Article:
And I consider Michaels Energy. Our facility uses practically no energy but in recent years our air travel has gone from virtually zero to hundreds of thousands of passenger miles per year. And from the destination airport, we drive all over the place. Soon for example, we will have about five people zigzagging all over California verifying energy efficiency measures that probably save less than the gasoline burned to prove it. Somebody has to do it!
So go ahead and turn that thermostat up, open the window for some fresh air and click on that 70 inch plasma TV, have a beer and save the planet, Homer.
written by Jeffrey L. Ihnen, P.E., LEED AP
A couple weeks ago I beat up electric automobiles for being overpriced and unpractical due to their short driving ranges and cripplingly long charge times. This week I present a saner approach to substantial energy and emissions reductions.
The electric car is the equivalent of installing renewable energy sources before making conventional systems and technologies as efficient as possible in buildings. Like buildings, we can cost effectively cut personal transportation energy consumption substantially, without sacrificing anything with readily available technologies – rather than pouring gobs of money into technologies that are just five years away from prime time; like they have been for the past 30 years.
Automobiles have gotten much more efficient over the past 20-30 years. However, the miles per gallon have hardly budged. Automobiles have grown continuously larger and more powerful. The modern Honda Civic, for example, is much larger and probably heavier than the “larger” Accord from 30 years ago. The modern version is most likely much more powerful as well.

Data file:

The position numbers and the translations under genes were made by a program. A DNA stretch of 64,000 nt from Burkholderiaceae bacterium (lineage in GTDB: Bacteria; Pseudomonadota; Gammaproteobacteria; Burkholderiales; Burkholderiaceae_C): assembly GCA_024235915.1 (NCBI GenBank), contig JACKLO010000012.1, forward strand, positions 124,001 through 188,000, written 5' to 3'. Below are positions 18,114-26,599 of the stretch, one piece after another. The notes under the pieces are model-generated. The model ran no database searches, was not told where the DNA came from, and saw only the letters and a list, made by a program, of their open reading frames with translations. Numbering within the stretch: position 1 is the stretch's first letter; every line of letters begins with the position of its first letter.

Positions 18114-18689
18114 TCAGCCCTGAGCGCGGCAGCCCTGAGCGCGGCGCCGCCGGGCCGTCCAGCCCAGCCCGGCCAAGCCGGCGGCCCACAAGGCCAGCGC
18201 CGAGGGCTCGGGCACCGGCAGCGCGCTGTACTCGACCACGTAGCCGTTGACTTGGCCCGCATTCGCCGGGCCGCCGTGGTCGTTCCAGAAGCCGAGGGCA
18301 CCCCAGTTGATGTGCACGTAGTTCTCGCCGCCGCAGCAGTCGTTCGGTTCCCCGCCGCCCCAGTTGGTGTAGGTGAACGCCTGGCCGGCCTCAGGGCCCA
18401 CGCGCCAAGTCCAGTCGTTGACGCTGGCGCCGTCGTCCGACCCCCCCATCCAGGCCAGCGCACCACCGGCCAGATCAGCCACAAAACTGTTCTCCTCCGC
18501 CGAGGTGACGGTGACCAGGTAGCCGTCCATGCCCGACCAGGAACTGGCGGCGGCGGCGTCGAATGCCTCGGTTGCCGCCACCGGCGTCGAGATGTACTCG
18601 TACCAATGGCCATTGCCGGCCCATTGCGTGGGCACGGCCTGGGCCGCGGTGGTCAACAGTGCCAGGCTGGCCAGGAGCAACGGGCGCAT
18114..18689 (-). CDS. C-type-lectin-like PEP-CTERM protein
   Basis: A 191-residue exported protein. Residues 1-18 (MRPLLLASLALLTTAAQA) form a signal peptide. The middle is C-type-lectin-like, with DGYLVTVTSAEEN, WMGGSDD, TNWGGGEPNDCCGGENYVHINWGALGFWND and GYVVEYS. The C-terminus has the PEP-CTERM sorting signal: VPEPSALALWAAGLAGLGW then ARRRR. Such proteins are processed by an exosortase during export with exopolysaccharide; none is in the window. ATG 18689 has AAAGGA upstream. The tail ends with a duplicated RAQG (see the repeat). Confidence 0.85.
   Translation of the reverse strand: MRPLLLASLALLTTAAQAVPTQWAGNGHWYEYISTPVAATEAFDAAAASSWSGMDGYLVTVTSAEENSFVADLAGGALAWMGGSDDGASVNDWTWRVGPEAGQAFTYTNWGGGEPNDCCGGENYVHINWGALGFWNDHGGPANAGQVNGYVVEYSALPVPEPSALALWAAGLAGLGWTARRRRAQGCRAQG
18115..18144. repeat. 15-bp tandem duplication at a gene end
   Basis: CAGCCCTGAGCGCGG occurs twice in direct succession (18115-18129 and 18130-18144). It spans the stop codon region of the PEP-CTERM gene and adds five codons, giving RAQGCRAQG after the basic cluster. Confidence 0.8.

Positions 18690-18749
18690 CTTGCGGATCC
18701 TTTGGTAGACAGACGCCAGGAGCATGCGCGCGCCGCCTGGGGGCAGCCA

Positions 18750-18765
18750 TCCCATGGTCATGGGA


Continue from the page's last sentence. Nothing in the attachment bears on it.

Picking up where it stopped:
Public enemy number one on this front is the explosion of the sport utility vehicle, which sort of peaked out just before hurricane Katrina, after which the $3-4 and upward gasoline prices caught peoples’ attention. SUV buyers can be split into two groups: the family haulers and the egocentric. A small group of SUV owners actually need it for regularly poor driving conditions (snow for instance) and/or towing. Maybe we need to make SUV owners pariahs akin to smokers. We’ll have parking lots, ramps, and garages that ban SUVs. Or maybe we put scales where you pay the parking attendant and pay a tonnage penalty for overweight vehicles. Or we could make the entrance to these spaces so small that only a Porsche 911 size car will fit through the gate. Speaking of Porsche and SUVs, the Cayenne was an awful development. How about LEED points for a SUV-free workforce? I’m not so much in favor of these things although the LEED thing is intriguing.
I have been a big advocate of gas-electric hybrids since the beginning, especially for city driving applications where brakes are applied 40 times per mile. My question though is, why do they make so many of them so goofy looking – like the Prius and the Insight. Other models include hybrid versions of the common all-gasoline vehicles like the Civic, Camry, and Cadillac Escalade (which is a joke). How about some sporty smaller cars like the Celica, 240 SX, Prelude, and Integra? Unfortunately these reasonably-priced snappy fun-to-drive models are all defunct.
As a kid, I remember the late 1970s / early 1980s and the cars of the times. When I was first old enough to drive, my older brother was nice enough to lend me his relatively new 1979 Mercury Cougar. Look at that behemoth. It had rear wheel drive and handled like crap. The closest I ever came to an accident was driving this thing down a slushy road when I wandered out of the track. Think of going down a waterslide trying to stop by digging in your fingernails. The next year the thing was downsized by 50%. The gas mileage probably doubled. BTW, I don’t know why they put that woman on there. The car is already hideous enough. The last thing it needs is a supermodel next to it to make it look even worse.